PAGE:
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Stage 1: Belfast Team Time Trial (Friday 9 May 2014)

Route Overview

Start: The opening 21.7km Team Time Trial (TTT) will begin at Titanic Belfast

mapPicTitanicBelfastThe world's largest Titanic visitor experience and a 'must see' in any tour of Belfast and Northern Ireland. Located in Titanic Quarter, right beside the historic site of the world famous ship's construction, this six-floor, state-of-the-art attraction tells the story of Titanic, from her conception in Belfast in the early 1900s, through her construction and launch, to her famous maiden voyage and tragic end.

Look out for:
The distinctive yellow Harland and Wolff Cranes, which dominate Belfast's skyline - affectionately known by locals as Samson and Goliath; SS Nomadic, the fully restored, first and second class passenger tender to Titanic - come on board and experience over 100 years of authentic maritime and social history.

Marker 2: Newtownards Road

Newtownards Road, BelfastThe route continues along the Newtownards Road, home to some of Northern Ireland’s unusual public art in the form of wall murals.

Look out for:

• 'Titanic Ship of Dreams' wall mural on the Newtownards Road. Unveiled in June 2010 it is dedicated to the shipbuilding legacy of East Belfast.
• Titanic Wall Mural at Dee Street - commemorating Titanic and the Harland and Wolff shipyard workers who created the ship.
• Two Narnia murals, featuring scenes from the Belfast-born writer C.S. Lewis’ work, ‘The Lion, The Witch and The Wardrobe’.  Find them off East Belfast's Dee Street (near the Titanic mural) and Ballymacarrett Road - both off the Newtownards Road.

Marker 3: Parliament Buildings, Stormont

mapPicStormontNow home to the Northern Ireland Assembly, this imposing, purpose-built structure is an important part of the political history of Northern Ireland. Made of Portland stone mounted on Mourne granite, Stormont was built on land acquired in 1921 for Northern Ireland's new seat of Parliament, and was officially opened in 1932 by the then Prince of Wales, on behalf of King George V.

The building stands at the top of the mile-long Prince of Wales Avenue behind a statue of Lord Edward Carson and is topped by the figure Britannia. The surrounding parkland, with its sweeping city views, is open to the public and has marked paths and an excellent children's playground.

Look out for:

Several sculptures include Reconciliation, a small water sculpture depicting a couple embracing across a divide. Copies of this symbol of peace are also in Coventry, Hiroshima, Jerusalem and Berlin.

Marker 4: Queen's Bridge

mapPicQueensBridgeThe Queen’s Bridge was opened in 1849 by Queen Victoria. Many Harland and Wolff workers would cross the Queen’s Bridge each day, making their way to and from the shipyards, where Titanic was being built.

Look out for:

Thanksgiving Beacon (or Beacon of Hope) - made of stainless steel and cast bronze, this sculpture features a woman spiralling upwards and holding aloft 'the ring of thanksgiving; the quirky, blue Salmon of Knowledge (or the 'Big Fish' as its also affectionately known); the striking Waterfront Hall; St. George’s Market, a bustling weekend market with an array of local crafts and delicious dining delicacies to buy.

Marker 5: The Ormeau Road

Ormeau Road, BelfastThe Ormeau Road in south Belfast is one of the oldest and most significant thoroughfares in the city.  Starting at the city centre end of Ormeau Road, the first historic building you will arrive at is the Gasworks site. Belfast was one of the first towns in Ireland to utilise coal gas for lighting purposes. Also along the Ormeau Road, there is an abundance of bars and eateries to try.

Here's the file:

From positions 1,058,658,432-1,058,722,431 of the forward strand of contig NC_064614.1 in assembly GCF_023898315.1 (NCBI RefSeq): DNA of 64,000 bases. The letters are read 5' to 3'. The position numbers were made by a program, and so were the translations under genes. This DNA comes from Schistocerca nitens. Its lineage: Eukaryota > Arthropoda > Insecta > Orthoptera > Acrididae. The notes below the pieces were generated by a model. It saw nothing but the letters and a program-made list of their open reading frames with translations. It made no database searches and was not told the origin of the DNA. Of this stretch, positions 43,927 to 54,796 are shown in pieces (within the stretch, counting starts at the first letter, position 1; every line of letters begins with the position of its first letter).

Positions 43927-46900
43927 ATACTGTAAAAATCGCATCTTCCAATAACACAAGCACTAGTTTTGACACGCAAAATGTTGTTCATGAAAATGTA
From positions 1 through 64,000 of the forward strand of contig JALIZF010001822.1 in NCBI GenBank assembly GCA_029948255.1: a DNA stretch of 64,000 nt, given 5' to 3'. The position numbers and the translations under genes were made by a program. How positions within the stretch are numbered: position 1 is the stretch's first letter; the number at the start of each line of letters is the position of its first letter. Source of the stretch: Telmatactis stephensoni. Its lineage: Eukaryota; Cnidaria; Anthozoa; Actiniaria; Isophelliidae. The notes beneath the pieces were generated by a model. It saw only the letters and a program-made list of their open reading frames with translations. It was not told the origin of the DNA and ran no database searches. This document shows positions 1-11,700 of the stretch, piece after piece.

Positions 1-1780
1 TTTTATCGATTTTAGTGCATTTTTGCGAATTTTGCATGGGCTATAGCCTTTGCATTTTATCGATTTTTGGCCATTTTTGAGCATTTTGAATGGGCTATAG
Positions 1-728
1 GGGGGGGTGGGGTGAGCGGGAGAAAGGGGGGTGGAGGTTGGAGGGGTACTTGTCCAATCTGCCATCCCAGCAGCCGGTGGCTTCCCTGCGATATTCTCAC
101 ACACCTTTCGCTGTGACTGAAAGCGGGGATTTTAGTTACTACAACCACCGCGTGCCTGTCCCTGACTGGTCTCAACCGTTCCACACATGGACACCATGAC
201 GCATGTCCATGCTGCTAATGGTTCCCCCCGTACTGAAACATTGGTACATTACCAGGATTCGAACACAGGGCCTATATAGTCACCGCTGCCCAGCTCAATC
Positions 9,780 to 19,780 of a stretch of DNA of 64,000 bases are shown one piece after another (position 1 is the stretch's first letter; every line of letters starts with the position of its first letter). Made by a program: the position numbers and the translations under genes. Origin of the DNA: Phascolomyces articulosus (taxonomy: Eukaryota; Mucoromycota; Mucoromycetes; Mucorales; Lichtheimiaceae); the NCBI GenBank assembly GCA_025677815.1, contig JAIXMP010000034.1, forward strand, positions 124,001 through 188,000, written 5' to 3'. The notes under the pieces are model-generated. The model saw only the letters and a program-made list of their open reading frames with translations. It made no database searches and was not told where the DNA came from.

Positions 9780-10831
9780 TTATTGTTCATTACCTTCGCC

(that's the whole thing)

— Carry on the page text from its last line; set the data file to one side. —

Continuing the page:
Did you know
that the Ormeau Road was the site of a milestone in modern cycling history?  Read about the story of John Boyd Dunlop and Willie Hume, where local innovation and sporting achievement led to a world revolution in the use of bicycles – 125 years before the Giro will travel the same stretch of road.

Look out for:

Ormeau Park, the oldest and one of the largest parks in Belfast with playgrounds, bowling greens and sports pitches, as well as seasonal bedding displays. Its ornate bandstand is now a listed building.

Marker 6: Stranmillis

Stranmillis Road and Ulster MuseumStranmillis, an area in south Belfast popular with tourists, is part of the Queen's Quarter and is the location for prominent attractions such as the Ulster Museum, Lyric Theatre and Botanic Gardens. The northern end of the Stranmillis Road is only seconds away from the main building of Queen’s University, the Lanyon Building, while several other prominent university buildings are located on the road itself, including the dominating David Keir Building and the Ashby Building.

Look out for:

Queen's Film Theatre (QFT), Belfast's only full-time provider of non-mainstream cinema, and the trendy cafes, coffee shops and restaurants that make Stranmillis village special.

End:  Belfast City Hall

mapPicCityHallStage one will conclude in front of Belfast City Hall in Belfast City Centre.

Iconic Belfast City Hall, home of Belfast City Council, was officially reopened by US Secretary of State Hillary Clinton in 2009 following a two-year refurbishment programme. Opening its doors in 1906, during a great time of prosperity for the city, it is a magnificent Edwardian 'wedding cake'.  Today, the building is a lasting memorial to Belfast's success and a great source of civic pride.  The beautiful grounds outside provide the perfect location for an al fresco lunch and spectators can view big sporting events on the large outdoors screen.  Take a free tour of the building and discover some of its finest features.

Look out for:

The Titanic Memorial Garden, in the grounds of Belfast City Hall, opened in 2012 on the 100th anniversary of the sinking and pays tribute to those who lost their lives on Titanic.

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